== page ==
There are two sources of microplastics, each subject to further degradation. The first is plastics manufactured to be of a microscopic size, primary microplastics. These plastics are typically used in facial-cleansers and cosmetics, as air-blasting media, and vectors for drugs. Secondary microplastics are tiny plastic fragments derived from the breakdown of larger plastic debris, both at sea and on land. The structural integrity of plastic debris is reduced by fragmentation and photo-degradation, which increases the susceptibility to fragmentation resulting from abrasion, wave-action, and turbulence in marine or coastal environments. A diameter of 1.6 nanometers, a nanoplastic, is the smallest detected in the oceans and in years to come this diameter will have an increased presence. Common sources of primary and secondary microplastics include fishing gear, household items and plastic packaging. Clothing, a polyester shirt for example, releases thousands of microplastic fibres in every wash.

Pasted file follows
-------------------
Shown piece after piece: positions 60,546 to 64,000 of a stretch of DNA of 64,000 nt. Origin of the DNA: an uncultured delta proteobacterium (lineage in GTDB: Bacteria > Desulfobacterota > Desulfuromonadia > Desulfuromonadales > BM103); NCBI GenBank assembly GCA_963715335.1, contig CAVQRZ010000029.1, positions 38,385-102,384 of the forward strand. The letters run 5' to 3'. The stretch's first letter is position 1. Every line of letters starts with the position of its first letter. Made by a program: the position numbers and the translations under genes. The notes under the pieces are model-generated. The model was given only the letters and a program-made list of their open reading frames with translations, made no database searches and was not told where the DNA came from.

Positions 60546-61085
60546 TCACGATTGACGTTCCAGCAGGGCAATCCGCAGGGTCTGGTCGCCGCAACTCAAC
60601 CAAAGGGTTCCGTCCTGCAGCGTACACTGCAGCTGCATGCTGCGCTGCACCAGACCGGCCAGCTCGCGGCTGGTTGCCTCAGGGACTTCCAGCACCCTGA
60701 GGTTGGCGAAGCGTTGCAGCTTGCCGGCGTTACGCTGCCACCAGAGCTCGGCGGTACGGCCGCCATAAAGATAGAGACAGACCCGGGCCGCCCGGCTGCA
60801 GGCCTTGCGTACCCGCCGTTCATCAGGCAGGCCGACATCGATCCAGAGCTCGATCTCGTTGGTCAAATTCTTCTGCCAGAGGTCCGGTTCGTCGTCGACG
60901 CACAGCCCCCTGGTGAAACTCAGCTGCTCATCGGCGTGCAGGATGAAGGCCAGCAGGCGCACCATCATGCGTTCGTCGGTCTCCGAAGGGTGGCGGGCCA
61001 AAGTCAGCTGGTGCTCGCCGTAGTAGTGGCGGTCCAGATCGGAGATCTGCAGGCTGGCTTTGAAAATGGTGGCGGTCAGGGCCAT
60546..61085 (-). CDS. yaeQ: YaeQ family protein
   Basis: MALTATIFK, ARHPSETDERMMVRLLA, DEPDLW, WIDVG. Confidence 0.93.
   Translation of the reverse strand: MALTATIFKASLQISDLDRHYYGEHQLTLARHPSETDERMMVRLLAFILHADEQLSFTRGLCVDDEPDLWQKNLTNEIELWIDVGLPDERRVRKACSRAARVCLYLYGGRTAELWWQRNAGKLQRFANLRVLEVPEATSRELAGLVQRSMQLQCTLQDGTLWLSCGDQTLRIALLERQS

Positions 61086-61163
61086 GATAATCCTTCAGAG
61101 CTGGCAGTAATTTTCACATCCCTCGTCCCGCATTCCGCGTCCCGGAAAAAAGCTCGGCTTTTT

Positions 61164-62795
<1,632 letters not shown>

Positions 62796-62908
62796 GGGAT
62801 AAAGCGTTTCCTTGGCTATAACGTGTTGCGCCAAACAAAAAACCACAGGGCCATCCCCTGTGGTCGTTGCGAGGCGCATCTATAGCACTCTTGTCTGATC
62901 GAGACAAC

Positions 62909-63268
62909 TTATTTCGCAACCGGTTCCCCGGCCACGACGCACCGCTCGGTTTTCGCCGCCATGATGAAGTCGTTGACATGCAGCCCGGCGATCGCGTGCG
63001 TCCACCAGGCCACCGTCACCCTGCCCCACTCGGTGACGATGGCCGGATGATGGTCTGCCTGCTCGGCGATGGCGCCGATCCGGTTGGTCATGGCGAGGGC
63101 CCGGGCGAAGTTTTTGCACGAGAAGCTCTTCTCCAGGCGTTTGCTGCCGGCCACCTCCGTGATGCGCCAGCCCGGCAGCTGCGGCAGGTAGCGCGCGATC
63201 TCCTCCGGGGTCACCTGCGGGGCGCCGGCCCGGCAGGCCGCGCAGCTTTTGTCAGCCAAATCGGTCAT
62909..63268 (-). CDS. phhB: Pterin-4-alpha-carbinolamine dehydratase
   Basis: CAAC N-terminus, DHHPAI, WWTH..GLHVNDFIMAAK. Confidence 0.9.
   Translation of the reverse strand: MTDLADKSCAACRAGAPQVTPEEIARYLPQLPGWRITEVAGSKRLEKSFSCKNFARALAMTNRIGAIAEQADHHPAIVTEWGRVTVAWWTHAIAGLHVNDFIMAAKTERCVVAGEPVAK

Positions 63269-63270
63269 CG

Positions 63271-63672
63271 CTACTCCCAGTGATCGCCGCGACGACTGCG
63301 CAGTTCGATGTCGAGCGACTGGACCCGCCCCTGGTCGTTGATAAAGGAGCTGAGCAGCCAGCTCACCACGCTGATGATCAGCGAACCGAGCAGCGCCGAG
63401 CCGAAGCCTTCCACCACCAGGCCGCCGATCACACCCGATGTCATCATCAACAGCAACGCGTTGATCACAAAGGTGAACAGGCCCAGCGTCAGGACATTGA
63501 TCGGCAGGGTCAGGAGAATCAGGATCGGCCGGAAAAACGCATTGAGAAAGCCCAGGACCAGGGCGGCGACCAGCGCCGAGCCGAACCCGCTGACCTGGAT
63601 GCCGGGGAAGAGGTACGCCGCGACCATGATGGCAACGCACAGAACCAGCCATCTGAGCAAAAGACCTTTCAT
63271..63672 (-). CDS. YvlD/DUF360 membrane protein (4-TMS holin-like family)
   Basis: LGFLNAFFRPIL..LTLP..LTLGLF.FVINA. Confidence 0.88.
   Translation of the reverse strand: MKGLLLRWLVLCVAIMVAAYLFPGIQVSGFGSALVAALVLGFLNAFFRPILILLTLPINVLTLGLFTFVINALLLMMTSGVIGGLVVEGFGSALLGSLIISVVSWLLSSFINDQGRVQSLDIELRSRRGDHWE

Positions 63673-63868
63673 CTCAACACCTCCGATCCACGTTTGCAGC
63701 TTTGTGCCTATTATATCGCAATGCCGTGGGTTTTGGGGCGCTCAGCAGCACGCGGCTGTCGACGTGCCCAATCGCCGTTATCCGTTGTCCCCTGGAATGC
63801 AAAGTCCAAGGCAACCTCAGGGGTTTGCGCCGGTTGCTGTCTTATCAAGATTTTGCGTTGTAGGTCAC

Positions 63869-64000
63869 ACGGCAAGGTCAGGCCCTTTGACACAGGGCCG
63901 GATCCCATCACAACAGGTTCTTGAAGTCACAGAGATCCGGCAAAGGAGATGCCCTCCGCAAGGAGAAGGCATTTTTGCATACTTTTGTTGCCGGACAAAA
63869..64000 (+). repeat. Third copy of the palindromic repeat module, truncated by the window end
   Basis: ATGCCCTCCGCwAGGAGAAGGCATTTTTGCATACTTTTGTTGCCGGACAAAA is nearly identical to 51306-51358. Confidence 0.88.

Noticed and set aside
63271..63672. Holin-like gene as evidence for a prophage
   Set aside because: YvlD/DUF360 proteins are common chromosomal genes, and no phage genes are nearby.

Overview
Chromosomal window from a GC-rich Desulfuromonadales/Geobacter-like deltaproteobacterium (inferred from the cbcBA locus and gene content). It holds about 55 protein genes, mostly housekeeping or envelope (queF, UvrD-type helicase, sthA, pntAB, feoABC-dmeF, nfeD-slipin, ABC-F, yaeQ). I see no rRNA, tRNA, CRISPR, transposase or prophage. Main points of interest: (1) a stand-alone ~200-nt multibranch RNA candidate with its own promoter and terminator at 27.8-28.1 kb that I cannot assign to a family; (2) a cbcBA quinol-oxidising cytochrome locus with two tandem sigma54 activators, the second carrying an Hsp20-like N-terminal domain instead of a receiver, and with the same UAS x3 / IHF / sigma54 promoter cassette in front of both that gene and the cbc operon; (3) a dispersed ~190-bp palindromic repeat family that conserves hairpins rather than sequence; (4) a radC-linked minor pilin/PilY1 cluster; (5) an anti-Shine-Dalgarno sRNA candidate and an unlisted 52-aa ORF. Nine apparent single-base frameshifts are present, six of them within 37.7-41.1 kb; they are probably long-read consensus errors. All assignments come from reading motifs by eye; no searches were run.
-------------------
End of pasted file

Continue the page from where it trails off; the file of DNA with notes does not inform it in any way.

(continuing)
Microplastics in sediments from the rivers Elbe (A), Mosel (B), Neckar (C), and Rhine (D). Note the diverse shapes (filaments, fragments, and spheres) and that not all items are microplastics (e.g., aluminum foil (C) and glass spheres and sand (D), white arrowheads). The white bars represent 1 mm. Source: Wagner et al. 2014. 

Impacts and Contaminants